Add HTTP request trigger

  1. In the Azure portal, create a blank logic app, which opens the Logic App Designer.

  2. In the search box, enter "http request" as your filter. From the triggers list, select this trigger: Request - When a HTTP request is received

    Add HTTP Request trigger

  3. Now save your logic app so you can generate an endpoint URL for your logic app. On the designer toolbar, choose Save.

    The endpoint URL now appears in your trigger, for example:

    Generate URL for endpoint

Add SAP action to generate schemas

  1. In the Logic App Designer, under the trigger, choose New step > Add an action.

    Add an action

  2. In the search box, enter "sap" as your filter. From the actions list, select this action: Generate schemas

    Select SAP send action

    Alternately, you can also choose the Enterprise tab, and select the SAP action.

    Select SAP send action from Enterprise tab

  3. If you're prompted for connection details, create your SAP connection now. Otherwise, if your connection already exists, continue with the next step so you can set up your SAP action.

    Create on-premises SAP connection

    1. Provide the connection information for your SAP server. For the Data Gateway property, select the data gateway you created in the Azure portal for your gateway installation.

      If the Logon Type property is set to Application Server, these properties, which usually appear optional, are required:

      Create SAP application server connection

      If the Logon Type property is set to Group, these properties, which usually appear optional, are required:

      Create SAP message server connection

    2. When you're done, choose Create. Logic Apps sets up and tests your connection, making sure that the connection works properly.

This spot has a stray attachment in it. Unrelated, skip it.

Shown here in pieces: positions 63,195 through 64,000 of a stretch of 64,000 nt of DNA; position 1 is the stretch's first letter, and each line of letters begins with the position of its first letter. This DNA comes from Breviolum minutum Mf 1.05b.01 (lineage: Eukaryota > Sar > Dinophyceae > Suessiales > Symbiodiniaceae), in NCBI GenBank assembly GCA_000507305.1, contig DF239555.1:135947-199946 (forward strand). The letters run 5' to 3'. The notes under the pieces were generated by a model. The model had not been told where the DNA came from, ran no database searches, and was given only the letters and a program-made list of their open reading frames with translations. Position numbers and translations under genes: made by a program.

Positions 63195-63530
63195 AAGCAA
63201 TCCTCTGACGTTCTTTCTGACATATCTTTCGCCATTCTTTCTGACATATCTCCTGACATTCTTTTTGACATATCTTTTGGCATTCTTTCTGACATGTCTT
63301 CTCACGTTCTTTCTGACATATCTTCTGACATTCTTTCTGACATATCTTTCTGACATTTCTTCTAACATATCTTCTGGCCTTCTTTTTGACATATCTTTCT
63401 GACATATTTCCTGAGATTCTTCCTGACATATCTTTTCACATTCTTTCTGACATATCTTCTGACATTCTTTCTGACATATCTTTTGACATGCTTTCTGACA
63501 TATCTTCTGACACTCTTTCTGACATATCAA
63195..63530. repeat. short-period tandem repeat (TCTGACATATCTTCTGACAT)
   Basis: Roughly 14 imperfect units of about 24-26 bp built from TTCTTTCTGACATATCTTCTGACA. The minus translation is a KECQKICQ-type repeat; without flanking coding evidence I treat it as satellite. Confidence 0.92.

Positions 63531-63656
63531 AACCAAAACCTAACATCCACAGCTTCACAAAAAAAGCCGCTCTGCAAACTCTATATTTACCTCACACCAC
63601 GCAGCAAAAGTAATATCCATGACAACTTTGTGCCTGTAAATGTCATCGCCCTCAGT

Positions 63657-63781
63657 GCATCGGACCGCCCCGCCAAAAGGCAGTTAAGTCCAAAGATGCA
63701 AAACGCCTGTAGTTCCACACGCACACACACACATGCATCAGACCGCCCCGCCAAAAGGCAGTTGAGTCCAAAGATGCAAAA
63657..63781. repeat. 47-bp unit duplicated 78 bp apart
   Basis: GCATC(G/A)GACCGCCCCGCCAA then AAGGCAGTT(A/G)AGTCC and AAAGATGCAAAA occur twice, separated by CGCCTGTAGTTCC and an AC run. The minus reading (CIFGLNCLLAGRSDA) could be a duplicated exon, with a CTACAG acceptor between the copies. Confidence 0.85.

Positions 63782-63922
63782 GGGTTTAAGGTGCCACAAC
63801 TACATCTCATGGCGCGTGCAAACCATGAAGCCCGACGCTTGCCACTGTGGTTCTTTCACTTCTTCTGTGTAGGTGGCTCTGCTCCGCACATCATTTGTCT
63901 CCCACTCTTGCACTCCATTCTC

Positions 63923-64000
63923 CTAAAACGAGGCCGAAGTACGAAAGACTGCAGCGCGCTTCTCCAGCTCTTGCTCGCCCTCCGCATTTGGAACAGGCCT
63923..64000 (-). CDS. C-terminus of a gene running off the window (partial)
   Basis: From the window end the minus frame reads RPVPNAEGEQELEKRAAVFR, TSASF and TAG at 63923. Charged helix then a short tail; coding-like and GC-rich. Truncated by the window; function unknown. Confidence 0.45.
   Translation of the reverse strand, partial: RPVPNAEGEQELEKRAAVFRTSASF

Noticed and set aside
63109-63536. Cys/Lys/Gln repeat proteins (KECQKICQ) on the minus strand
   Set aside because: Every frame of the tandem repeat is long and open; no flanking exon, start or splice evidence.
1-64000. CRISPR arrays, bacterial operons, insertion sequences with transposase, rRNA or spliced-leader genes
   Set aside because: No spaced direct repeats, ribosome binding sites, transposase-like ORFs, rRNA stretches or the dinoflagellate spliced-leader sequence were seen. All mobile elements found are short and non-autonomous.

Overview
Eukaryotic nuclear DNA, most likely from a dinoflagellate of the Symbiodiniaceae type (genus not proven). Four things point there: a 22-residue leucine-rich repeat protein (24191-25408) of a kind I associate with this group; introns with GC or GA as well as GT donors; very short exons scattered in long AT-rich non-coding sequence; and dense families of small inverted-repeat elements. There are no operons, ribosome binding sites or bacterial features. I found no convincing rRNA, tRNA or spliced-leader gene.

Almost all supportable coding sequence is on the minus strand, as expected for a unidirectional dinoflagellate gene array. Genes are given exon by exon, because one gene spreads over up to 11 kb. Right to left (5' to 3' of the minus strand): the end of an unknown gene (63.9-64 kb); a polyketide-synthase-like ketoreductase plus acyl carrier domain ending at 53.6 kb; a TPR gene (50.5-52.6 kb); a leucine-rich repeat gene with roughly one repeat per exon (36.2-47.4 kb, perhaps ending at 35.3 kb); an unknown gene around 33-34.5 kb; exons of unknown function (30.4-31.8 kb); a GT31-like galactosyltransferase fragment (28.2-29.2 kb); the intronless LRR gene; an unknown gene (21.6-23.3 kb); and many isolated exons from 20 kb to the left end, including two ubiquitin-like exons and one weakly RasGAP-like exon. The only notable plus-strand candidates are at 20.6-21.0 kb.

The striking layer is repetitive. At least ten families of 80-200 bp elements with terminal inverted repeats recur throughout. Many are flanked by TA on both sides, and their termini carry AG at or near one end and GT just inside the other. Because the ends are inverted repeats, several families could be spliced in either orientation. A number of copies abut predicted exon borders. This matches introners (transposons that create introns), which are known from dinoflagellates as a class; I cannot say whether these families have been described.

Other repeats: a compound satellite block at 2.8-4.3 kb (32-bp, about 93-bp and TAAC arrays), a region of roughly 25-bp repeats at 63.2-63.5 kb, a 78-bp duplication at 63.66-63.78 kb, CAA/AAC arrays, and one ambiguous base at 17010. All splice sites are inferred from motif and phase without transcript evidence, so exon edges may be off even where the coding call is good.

4. Provide the path to the artifact for which you want to generate the schema.

    You can select the SAP action from the file picker:

    Select SAP action

    Or, you can manually enter the action:

    Manually enter SAP action

    To generate schemas for more than one artifact, provide the SAP action details for each artifact, for example:

    Select Add new item

    Show two items

    For more information about the SAP Action, see Message schemas for IDOC operations.

  5. Save your logic app. On the designer toolbar, choose Save.

Test your logic app

  1. On the designer toolbar, choose Run to trigger a run for your logic app.

  2. Open the run, and check the outputs for the Generate schema action.

    The outputs show the generated schemas for the specified list of messages.

Upload schemas to integration account

Optionally, you can download or store the generated schemas in repositories, such as a blob, storage, or integration account. Integration accounts provide a first-class experience with other XML actions, so this example shows how to upload schemas to an integration account for the same logic app by using the Azure Resource Manager connector.